Nutrition-wise blog

For your health make it a habit to get adequate sleep

By Katherine Zeratsky, R.D., L.D. and Jennifer K. Nelson, R.D., L.D. May 29, 2014

Throughout 2014 we're talking about the 12 Habits of Highly Healthy People, and this month we will discuss getting adequate sleep. It may be obvious that not getting enough sleep makes people irritable and unable to concentrate. However, there are numerous reasons besides a bad mood that makes sleep an important lifestyle factor.

Sleep is vital for good health and wellbeing. Adequate sleep is important for appetite and weight management — a key to preventing many chronic diseases, such as diabetes and heart disease. Stress is a major contributor to disrupted sleep. In addition, as we age sleep becomes less efficient, lighter and often less restful.

More than 35 percent of adults report getting less than 7 hours a sleep a night. People who don't get sufficient sleep are at greater risk for chronic chronic health problems, as well as from cancer, increased mortality and reduced quality of life.

Try these tips to improve your sleep:

  • Be consistent. Stick to a regular bedtime and wake time.  Consistency reinforces your body's sleep-wake cycle. Try to go to bed and get up at roughly the same times every day, including weekends and holidays.
  • Keep your room dark and quiet. Daylight, other lights or noise can disrupt sleep. Eliminate these disruptions with window coverings, and by closing doors and windows.
  • Be physically active. Regular physical activity helps you fall asleep faster and enjoy deeper sleep. If vigorous activity within 2 hours of bedtime stimulates you, try exercising earlier in the day.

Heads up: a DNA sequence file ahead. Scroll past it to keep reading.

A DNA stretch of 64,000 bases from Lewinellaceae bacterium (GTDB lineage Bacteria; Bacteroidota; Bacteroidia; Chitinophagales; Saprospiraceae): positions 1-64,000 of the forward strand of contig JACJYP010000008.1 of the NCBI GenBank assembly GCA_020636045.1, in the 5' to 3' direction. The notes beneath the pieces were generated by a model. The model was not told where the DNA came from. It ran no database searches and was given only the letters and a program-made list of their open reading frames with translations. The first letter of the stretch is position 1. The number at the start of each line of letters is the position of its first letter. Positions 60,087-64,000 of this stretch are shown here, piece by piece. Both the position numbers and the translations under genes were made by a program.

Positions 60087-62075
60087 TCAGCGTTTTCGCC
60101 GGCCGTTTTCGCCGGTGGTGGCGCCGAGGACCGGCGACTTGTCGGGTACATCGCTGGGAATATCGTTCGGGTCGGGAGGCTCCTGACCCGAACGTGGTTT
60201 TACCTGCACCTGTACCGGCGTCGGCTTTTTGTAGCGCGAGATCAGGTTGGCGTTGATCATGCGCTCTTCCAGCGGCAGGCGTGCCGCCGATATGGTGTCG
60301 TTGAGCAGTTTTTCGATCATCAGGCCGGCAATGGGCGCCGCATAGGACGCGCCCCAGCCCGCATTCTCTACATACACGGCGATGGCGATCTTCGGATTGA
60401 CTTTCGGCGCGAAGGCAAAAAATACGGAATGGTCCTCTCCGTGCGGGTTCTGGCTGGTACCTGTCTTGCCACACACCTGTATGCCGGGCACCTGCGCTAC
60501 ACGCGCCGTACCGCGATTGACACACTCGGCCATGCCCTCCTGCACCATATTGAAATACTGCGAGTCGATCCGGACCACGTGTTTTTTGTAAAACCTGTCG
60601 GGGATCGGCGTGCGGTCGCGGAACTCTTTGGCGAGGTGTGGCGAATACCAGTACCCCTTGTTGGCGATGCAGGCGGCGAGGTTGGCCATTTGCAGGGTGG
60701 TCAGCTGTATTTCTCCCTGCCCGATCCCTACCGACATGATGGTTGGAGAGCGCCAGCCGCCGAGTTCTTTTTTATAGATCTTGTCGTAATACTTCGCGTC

• Enjoy the early morning sunlight. Consider having your breakfast in a sunny spot. Avoid bright lights 2 to 3 hours before bedtime. This can help regulate the release of melatonin, a hormone that helps regulate your sleep.
  • Watch what you're drinking. Caffeine and alcohol can disrupt your sleep, especially when enjoyed too close to bedtime. Stay hydrated with plenty of water throughout the day, rather than just in the evening, to avoid too many middle of the night trips to the bathroom.
  • Shut off your mind. If you find you wake up at night bothered by thoughts, get up and write down your ideas, read or do another quiet activity to slow down your mind.
  • Unplug. Keep your bedtime routine free of television, laptop and and other portable devices.

Opportunities to explore:

  • Check with your local clinic or health center regarding healthy sleep classes or information.
  • Review your daily schedule, food and beverage choices, and bedtime routine to see what factors might be helping or hindering your sleep.

Take steps to improve your sleep and your health. Strive for 7 to 8 hours of sleep each night. What do you believe are the benefits of a good night's sleep? What is your routine? Or what have you changed?

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May. 29, 2014